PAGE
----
I love that we were able to talk about the things that we’ve learned that have changed our perspectives because we’ve applied them and gotten feedback. Sometimes feedback is not always a win. Sometimes it’s a loss, but a loss that we learned from. We talked about being able to be victorious without there being any victims. Being able to win without there being someone that pays the price for that. Yet at the same time, the goal is to win.

In business, the goal is to win and the goal in sports is to win. Yet in sports, often what we see is that people are able to shake hands and be cordial, courteous, and decent to one another even though they’ve fought it out on the field of play and battled it out even on the field of play. Yet in business, often what we see is that there are people who want to win, to be the victor. There are many victims often in those situations because people are used and abused in the workplace all the time and not thought of with high regard.

Those things can be endemic. They can be cultural. They can be costly to an organization. In fact, they’re always costly to an organization. Some organizations pay more dearly for that erroneous philosophy. When we think about resilience, when I am often brought in to talk about these topics as a keynote speaker or in our organization after work through our company Workwell, we talk about resilience as not being about grit. It is not about how we grind it out.

That is an aspect, of course, of resiliency that has to do with perseverance and tenacity and all that good stuff and grit being a part of that for sure. The key ingredient now, when we think about what produces long-lasting capacity, long-lasting performance, and higher-level performance is not grit. It is recovery. It is understanding that when we are depleted, we will not be at our best. An athlete that is depleted will not perform at their best. An athlete who is properly trained and recovered from even the hardest of their training sessions will play and perform at higher levels than those who are tired mentally, emotionally, and physically speaking.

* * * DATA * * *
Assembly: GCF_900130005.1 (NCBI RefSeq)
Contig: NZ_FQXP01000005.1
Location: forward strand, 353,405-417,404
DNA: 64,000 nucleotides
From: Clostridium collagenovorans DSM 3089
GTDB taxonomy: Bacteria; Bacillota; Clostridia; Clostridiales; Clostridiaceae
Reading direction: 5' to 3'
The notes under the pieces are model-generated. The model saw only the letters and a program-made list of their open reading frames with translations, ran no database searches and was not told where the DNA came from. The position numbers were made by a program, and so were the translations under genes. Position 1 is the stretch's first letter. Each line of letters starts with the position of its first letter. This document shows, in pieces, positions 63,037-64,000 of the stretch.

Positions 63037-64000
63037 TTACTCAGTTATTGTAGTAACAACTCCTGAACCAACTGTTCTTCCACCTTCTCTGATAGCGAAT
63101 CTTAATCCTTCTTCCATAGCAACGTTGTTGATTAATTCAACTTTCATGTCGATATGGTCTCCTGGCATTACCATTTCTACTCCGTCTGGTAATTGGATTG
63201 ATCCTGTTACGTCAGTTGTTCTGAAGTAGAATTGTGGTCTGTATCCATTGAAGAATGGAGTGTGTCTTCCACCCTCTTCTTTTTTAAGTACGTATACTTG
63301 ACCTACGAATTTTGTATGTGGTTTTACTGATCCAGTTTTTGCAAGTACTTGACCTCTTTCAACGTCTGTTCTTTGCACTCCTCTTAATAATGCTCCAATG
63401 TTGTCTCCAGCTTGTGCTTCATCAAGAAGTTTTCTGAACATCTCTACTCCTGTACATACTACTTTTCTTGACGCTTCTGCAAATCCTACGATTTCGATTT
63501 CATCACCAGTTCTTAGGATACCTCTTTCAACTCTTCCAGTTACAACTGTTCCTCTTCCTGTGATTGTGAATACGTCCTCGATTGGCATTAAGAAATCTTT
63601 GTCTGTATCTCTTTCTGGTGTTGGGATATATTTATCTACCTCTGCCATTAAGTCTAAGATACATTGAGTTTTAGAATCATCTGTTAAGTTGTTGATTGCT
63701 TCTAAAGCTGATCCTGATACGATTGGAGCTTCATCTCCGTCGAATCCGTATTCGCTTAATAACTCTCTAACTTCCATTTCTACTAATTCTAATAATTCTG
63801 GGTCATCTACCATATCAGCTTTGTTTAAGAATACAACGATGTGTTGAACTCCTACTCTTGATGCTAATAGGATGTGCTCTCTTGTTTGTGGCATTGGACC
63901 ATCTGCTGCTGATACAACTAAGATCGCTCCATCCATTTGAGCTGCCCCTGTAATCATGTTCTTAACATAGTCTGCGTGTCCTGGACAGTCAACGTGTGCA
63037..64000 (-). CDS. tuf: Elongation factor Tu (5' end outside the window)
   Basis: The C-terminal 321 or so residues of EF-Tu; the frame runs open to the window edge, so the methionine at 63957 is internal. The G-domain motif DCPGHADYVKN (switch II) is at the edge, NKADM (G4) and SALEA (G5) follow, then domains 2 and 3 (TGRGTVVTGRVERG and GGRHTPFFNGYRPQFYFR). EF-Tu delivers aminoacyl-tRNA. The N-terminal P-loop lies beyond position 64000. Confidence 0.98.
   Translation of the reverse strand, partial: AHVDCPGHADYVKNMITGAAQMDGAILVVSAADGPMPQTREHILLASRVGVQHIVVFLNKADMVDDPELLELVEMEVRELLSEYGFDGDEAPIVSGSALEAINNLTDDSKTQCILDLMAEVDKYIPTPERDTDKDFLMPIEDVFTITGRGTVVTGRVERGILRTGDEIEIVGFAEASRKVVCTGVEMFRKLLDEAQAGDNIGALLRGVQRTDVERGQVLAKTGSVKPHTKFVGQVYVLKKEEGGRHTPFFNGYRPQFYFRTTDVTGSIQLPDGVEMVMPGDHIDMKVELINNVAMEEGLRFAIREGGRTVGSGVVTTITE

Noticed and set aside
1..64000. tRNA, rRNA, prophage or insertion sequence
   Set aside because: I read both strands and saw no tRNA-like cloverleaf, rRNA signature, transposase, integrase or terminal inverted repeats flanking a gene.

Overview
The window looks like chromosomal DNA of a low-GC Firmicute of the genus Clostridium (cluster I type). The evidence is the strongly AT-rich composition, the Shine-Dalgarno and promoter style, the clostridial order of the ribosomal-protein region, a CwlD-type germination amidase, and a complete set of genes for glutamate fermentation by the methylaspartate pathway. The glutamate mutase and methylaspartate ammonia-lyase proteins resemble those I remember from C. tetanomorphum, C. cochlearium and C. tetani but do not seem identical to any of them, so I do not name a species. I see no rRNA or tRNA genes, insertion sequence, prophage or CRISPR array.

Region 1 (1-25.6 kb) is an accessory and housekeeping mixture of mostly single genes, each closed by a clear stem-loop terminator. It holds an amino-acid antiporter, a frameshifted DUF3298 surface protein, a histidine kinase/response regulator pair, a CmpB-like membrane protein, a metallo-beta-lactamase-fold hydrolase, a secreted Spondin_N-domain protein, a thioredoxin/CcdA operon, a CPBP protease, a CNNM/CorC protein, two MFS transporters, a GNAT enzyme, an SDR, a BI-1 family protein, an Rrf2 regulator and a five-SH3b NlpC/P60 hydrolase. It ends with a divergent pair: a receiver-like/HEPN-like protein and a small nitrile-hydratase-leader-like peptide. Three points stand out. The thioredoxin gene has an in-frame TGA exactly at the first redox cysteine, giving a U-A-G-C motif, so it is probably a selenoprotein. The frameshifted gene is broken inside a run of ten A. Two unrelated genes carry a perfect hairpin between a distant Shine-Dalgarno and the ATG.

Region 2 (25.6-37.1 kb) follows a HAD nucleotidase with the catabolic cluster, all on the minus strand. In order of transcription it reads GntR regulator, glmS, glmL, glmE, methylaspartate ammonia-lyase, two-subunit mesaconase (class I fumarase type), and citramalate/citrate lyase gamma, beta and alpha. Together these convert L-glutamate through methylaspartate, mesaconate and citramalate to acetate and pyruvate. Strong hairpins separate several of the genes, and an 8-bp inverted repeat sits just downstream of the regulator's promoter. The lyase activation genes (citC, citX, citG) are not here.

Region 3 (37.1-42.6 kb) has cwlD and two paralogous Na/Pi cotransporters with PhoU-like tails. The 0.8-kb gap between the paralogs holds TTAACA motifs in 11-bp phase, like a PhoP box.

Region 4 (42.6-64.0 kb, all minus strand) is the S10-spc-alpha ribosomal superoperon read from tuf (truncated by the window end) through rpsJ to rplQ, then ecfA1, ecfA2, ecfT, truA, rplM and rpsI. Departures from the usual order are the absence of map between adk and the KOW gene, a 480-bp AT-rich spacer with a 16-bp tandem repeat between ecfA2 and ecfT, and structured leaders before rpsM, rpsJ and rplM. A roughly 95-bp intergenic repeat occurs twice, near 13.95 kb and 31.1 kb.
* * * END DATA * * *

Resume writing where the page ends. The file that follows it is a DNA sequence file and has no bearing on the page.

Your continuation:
We got to cover that ground in this episode. We talked about a number of things that I think were super helpful. Whether you’re an athlete, you admire athletes, you love to learn from athletes or you’re in business and you’re thinking about the business athletes around you, the ones you lead, those you are led by, etc. I hope you loved the episode and that you’ll share it with friends, family, colleagues, etc. Please do that.

Feel free to leave me a comment at any point in time at AdamMarkel.com/podcast. We’d love it if you’d leave a five-star review as well. I know it’s a selfish ask. I don’t mind making the ask, actually because hopefully what you’d want is to see this show in front of more people, that more people would have access to it and would be able to benefit from it.

The only way that that can happen is through the algorithm. How we can help ourselves that way is simply by having these great reviews and by having people share them with others. If you’re willing to do that, we can’t thank you enough for being a part of the community and for being willing to share with others and help us create that rising tide for all of us.

Thank you so much for that. Of course, as always, feel free right now in this moment to see where are you the strongest. Where is your resilient level now? You can go to RankMyResilience.com and you’ll get a score in three minutes or less. It will tell you in those four zones how you’re doing at this moment. It’s a snapshot in time as well as what you could be doing to raise those numbers so that you can feel even better more frequently and perform at your very best. With that, I want to wish you all a beautiful rest of your day, your evening, wherever I’m finding you now. Thank you so much for being a part of this wonderful community.

 

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About Jamie Mittelman

PR Jamie Mittelman | Flame BearersJamie Mittelman is the Founder of the award-winning storytelling platform, Flame Bearers, the first company championing the stories of women Olympians and Paralympians. With listeners in 49 countries and counting, Jamie is committed to making sure girls from all corners of the world have role models who look and sound like them. Jamie has a masters in public administration from Harvard, a masters in business administration from Dartmouth, and a background in media.